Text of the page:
F. H. Chen, G. H. Dong, D. J. Zhang, X. Y. Liu, X. Jia, C. B. An, M. M. Ma, Y. W. Xie, L. Barton, X. Y. Ren, Z. J. Zhao, X. H. Wu, M. K. Jones. Science. 347. 248-250 (2015).
The article “Agriculture facilitated permanent human occupation of the Tibetan Plateau after 3600 B.P.” sets up a study to determine the correlation between elevation changes and crops for peoples during the beginning and middle of the Holcene period. Experiments would be conducted in the northeastern sections of the Tibetan Plateau. This experiment helped to gain a better understanding of how sedentary peoples would adjust crops according to weather.
The main part of this experiment focused on collecting archaeological samples from sites at different elevations and focusing mainly on the grains, cereals, and animal bones. These samples were then all dated through carbon dating to determine an estimated time-period for the age. The samples and dates were then used to compile a set of data listing elevation, introduction of new foods to the diets, and the age. These methods helped to determine an approximate diet as climates changed.
The Tibetan Plateau study presented data that correlates well with the time period’s various climate changes. The oldest data collected was found at some of the lowest elevations, it was a mixture of animal bones and millet-type plants. As the aging of collected species was examined, it was found higher in elevation and the specimens changed. Diets of these peoples changed from millets to a mixture of millets and barley, and then at the highest elevation, barley and wheat were the main foods found.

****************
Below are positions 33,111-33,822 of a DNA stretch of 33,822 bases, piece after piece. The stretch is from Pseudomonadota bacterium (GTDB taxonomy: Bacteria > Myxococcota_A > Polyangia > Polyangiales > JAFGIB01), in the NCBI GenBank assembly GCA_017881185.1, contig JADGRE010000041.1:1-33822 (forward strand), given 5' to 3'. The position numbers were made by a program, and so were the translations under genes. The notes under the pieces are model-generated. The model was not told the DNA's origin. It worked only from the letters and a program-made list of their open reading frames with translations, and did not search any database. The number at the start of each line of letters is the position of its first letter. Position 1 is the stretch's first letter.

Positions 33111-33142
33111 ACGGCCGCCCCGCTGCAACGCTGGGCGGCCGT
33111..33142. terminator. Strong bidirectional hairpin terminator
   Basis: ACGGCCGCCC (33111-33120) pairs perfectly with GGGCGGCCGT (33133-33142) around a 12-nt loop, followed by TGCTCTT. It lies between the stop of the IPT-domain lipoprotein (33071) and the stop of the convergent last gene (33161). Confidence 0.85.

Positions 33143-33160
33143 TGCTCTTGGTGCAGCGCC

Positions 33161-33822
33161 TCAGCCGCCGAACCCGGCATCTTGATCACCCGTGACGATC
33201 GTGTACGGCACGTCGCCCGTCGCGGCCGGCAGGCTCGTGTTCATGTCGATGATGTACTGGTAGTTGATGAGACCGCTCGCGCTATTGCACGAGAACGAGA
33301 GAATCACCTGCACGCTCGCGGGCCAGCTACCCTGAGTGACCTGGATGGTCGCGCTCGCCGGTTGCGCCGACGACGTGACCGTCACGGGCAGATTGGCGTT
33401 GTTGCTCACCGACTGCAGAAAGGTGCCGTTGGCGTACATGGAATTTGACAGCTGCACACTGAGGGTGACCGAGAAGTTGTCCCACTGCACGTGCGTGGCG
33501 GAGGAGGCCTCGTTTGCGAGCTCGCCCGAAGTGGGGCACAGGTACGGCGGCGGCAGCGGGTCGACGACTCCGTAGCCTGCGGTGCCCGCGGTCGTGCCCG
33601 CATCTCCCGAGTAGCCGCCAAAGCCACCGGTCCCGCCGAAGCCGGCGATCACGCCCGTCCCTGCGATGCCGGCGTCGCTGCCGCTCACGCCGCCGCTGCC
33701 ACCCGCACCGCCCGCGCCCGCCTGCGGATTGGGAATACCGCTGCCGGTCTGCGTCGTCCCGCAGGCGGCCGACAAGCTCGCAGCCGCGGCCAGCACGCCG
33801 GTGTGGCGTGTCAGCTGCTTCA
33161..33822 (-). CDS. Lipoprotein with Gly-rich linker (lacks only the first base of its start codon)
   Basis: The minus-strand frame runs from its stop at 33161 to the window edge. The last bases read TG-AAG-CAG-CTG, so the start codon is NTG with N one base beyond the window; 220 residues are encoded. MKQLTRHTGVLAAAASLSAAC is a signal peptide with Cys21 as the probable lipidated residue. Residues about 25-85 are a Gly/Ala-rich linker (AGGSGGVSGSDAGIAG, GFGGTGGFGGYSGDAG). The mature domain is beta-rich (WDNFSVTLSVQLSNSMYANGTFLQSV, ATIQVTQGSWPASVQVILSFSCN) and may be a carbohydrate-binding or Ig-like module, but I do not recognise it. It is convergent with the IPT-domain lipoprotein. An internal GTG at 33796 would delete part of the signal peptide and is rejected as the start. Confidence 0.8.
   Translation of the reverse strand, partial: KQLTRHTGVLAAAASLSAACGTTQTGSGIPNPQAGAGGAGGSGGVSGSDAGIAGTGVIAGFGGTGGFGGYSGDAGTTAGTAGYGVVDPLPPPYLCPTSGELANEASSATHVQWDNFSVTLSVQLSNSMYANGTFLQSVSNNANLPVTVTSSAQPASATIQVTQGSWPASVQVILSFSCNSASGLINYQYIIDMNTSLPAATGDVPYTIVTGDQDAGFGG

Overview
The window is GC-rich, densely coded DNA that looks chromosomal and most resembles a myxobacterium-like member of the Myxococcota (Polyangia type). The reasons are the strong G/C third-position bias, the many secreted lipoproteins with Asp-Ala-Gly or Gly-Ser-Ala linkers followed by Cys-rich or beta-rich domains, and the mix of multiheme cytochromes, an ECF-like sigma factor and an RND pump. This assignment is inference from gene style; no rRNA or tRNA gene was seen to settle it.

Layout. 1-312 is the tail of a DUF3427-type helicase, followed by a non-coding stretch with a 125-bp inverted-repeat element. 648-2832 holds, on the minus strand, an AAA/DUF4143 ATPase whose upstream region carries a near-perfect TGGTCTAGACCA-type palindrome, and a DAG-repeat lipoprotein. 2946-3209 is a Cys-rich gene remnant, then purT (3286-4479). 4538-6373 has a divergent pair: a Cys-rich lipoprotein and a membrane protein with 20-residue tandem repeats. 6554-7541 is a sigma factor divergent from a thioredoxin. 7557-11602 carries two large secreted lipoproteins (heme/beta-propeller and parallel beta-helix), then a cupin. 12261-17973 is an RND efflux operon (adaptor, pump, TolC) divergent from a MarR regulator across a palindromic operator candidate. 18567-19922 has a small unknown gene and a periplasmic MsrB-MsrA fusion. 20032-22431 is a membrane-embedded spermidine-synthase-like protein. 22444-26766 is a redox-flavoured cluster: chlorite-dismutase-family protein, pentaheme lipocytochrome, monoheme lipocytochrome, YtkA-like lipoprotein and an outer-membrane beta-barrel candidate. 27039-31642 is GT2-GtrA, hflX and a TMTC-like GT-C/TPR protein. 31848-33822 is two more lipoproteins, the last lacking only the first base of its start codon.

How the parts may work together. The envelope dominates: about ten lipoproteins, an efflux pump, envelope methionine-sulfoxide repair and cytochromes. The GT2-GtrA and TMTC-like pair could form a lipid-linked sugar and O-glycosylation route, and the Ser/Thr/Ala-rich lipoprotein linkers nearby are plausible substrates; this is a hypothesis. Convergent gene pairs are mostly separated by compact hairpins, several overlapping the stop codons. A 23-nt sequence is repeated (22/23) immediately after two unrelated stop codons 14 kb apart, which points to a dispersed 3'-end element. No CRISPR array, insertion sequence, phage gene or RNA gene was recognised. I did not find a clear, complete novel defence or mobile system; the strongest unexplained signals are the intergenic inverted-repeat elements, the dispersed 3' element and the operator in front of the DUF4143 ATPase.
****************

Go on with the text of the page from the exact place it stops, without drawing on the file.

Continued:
The participants of this study came to an understanding that subjects of this time-period learned to adapt to the changing climate conditions that they lived in. With the changes in elevation and weather patterns the people also learned to adjust what they planted. These findings were based on the specimens collected at each site and at the elevations they were collected at.
I found the experiment to be intriguing overall. It was very detailed and provided data sufficient to match the changes in environment for the Tibetan Plateau during this evolutionary period. The study made me question more about the intricacy of planting during this time and where these people learned how to grow the grains and other foods in such harsh conditions. I think another vital step in continuing this experiment would be to take it further and examine the specimens to see how much they have changed, genetically, between now and then. I feel this would help to give a better insight into evolutionary characteristics of foods as the earth goes through major climate changes.